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Can we communicate with whales soon? | Israel today

2021-04-20T17:21:10.187Z

| Animals In the first ambitious project of its kind in the world, researchers from Israel and around the world seek to decipher the language of the giant mammals, and create a basis for a first-of-its-kind dialogue with them. Can we communicate with him soon? Sperm whale Photo:  Amanda Cotton We are all familiar with whale singing, but will we soon be able to understand their language and perhaps even



In the first ambitious project of its kind in the world, researchers from Israel and around the world seek to decipher the language of the giant mammals, and create a basis for a first-of-its-kind dialogue with them.

  • Can we communicate with him soon?

    Sperm whale

    Photo: 

    Amanda Cotton

We are all familiar with whale singing, but will we soon be able to understand their language and perhaps even communicate with them?

In the first ambitious project of its kind in the world, researchers from the University of Haifa, CUNY in New York, Harvard University, MIT and other partners want to decipher the language of the primate (sperm whales) and even create the basis for a first-of-its-kind dialogue with the giant sea mammals.

At a press conference held yesterday (Monday) in Dominica in the Caribbean, where the research will begin, the researchers launched the Project CETI (Cetacean Translation Initiative) project.

The project, which will last at least 5 years, is a multidisciplinary project that will combine knowledge from the fields of marine biology, marine acoustics, artificial intelligence and linguistics, using innovative underwater robots and hundreds of diving hours that will strengthen the connection between divers and whales, which can reach 50 tons. And to a length of 18 feet.

"The tadpoles make clicking noises while hunting and other sounds, at different frequencies, when in the company of other whales - in what is probably a kind of social activity in a tribal structure," said Prof. Danny Chernov of the Leon Charney School of Marine Sciences at the University Haifa, one of the leaders of the research. "Are these just simple codes of communication or maybe a real language?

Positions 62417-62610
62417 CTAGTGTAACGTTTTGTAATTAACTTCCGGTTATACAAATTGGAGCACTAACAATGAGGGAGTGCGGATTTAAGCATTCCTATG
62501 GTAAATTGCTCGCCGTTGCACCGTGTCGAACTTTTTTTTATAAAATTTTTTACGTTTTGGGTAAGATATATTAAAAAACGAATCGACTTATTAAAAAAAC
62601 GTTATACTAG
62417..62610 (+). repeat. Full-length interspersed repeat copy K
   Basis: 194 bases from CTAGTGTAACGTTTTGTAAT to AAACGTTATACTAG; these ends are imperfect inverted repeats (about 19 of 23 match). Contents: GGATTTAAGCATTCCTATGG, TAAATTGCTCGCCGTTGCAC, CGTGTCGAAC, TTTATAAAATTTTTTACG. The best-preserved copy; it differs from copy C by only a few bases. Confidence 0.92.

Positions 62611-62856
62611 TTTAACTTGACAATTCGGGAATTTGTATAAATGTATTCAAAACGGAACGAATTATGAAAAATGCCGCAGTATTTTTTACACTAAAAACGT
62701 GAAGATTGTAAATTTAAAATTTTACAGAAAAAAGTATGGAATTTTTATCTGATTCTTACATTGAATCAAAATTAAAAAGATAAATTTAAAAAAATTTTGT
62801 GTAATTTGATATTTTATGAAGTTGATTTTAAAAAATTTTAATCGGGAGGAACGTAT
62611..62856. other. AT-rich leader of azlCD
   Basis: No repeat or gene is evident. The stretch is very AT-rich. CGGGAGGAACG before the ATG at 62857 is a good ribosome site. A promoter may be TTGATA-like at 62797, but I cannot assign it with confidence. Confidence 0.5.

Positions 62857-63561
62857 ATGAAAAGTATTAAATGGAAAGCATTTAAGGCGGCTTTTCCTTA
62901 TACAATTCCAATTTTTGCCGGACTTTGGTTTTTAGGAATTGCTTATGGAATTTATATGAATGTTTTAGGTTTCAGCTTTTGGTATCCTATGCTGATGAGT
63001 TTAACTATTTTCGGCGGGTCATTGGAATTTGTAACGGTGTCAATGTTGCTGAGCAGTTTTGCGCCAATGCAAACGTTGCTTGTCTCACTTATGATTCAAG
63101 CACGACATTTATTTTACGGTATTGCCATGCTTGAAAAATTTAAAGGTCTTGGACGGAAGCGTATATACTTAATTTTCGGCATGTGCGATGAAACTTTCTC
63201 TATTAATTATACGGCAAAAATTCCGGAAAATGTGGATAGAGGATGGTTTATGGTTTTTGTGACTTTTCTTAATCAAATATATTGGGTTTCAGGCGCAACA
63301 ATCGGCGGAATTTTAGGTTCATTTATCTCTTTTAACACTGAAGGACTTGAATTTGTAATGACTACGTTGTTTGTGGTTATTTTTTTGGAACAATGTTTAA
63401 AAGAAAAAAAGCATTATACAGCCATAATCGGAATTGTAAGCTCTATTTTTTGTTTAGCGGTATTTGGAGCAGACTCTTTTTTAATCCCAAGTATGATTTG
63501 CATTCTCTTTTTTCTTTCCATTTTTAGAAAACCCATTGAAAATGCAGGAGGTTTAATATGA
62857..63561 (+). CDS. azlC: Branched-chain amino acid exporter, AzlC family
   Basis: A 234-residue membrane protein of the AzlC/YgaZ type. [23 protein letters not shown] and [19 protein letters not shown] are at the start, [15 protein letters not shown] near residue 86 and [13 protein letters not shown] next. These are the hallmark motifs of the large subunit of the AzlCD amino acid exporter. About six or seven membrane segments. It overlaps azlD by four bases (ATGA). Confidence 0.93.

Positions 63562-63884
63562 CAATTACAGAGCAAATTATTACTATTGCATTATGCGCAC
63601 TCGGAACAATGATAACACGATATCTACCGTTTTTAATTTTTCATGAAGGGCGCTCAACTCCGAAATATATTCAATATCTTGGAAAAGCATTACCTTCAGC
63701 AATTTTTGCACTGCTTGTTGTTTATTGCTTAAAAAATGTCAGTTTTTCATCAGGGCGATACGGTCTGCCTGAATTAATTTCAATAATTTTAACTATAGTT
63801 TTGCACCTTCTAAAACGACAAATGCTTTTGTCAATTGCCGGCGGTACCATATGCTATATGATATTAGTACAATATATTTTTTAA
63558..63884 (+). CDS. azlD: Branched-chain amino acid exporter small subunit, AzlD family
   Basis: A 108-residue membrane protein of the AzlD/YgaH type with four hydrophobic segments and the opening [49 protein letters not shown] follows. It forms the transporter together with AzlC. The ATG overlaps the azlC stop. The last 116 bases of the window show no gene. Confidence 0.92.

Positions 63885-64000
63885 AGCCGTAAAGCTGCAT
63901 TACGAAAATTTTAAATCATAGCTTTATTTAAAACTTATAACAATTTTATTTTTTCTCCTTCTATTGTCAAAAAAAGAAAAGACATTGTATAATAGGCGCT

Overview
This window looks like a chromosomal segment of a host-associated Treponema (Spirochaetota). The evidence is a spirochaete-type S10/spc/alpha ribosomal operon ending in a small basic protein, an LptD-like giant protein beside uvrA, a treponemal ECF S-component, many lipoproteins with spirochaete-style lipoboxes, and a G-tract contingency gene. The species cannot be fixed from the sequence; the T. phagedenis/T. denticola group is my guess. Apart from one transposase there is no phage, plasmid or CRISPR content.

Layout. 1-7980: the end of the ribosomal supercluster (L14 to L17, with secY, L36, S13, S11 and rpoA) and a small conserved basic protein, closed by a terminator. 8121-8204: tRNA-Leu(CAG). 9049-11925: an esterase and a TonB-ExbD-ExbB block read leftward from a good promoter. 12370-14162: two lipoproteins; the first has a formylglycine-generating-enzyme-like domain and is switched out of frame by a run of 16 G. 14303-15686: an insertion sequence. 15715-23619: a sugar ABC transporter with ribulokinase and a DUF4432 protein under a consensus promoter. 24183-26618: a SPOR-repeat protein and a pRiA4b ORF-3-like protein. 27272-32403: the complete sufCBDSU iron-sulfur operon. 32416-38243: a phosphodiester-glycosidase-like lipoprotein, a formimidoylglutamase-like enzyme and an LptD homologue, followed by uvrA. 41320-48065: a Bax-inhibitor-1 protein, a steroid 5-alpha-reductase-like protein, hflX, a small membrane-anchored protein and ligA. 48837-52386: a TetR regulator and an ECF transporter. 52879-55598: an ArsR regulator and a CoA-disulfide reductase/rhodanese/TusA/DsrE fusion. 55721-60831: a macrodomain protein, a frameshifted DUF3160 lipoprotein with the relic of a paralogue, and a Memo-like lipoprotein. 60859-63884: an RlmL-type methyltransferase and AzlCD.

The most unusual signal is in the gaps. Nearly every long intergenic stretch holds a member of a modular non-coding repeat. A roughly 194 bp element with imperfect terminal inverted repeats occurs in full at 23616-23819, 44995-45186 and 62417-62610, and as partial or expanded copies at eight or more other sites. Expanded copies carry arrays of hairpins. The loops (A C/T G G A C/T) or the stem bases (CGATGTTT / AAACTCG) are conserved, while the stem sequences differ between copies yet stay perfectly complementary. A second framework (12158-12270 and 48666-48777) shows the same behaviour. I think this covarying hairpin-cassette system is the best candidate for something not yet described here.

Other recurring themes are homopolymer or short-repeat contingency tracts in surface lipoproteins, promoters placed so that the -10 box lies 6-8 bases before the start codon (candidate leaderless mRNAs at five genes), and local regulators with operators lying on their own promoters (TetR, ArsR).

The truth is that we do not have a large enough database, so we just do not know. "

"Given the advancement of artificial intelligence and computer learning capabilities, we came up with the idea that if we could gather enough information - about voices, their social context, the connection between certain sounds and a certain behavior - we could develop algorithms that would tell us whether it was language or not. "Our big dream is that if it turns out to be a language, we might be able to communicate with the whales."

The person in charge of the unique project is Prof. David Gruber, head of the scientific project from CUNY.

Prof. Chernov is the Chief Operating Officer and a member of the Leading Scientific Committee.

Other leading names are Prof. Shefi Goldwasser, of Berkeley / MIT, who specializes in computer science and decoding ciphers, Prof. Rob Wood of Harvard, Director of the Robotics Department, Prof. Michael (Michael) Bronstein, Head of Artificial Intelligence at Imperial College, Prof. Shane Giro, The leading researcher of the world's leading whales today and more.

Together with Prof. Chernov, the researchers at the University of Haifa who are taking part in the project are Dr. Roy Diamant, who specializes in underwater acoustics, also from the School of Marine Sciences, and Dr. Bracha Nir, head of the Department of Communication Disorders.

Researchers at the University of Haifa are responsible for the establishment and operation of the research station in Dominica, for the establishment of the research vessel system, the float system, the robot system and, in fact, the entire operational side of the research.

"It is a great pride for us to lead one of the most fascinating research projects ever undertaken in the marine arena, and whose research findings have a significant impact on these exceptional animals," said Prof. Chernov, Dr. Diamant and Dr. Nir.

The President of the University of Haifa, Prof. Ron Rubin, said: "The participation of three researchers from the university in the prestigious research project alongside the world's leading researchers from Harvard, MIT and Berkeley, testifies to the extensive research done at the university and the School of Marine Sciences in particular."

Source: israelhayom

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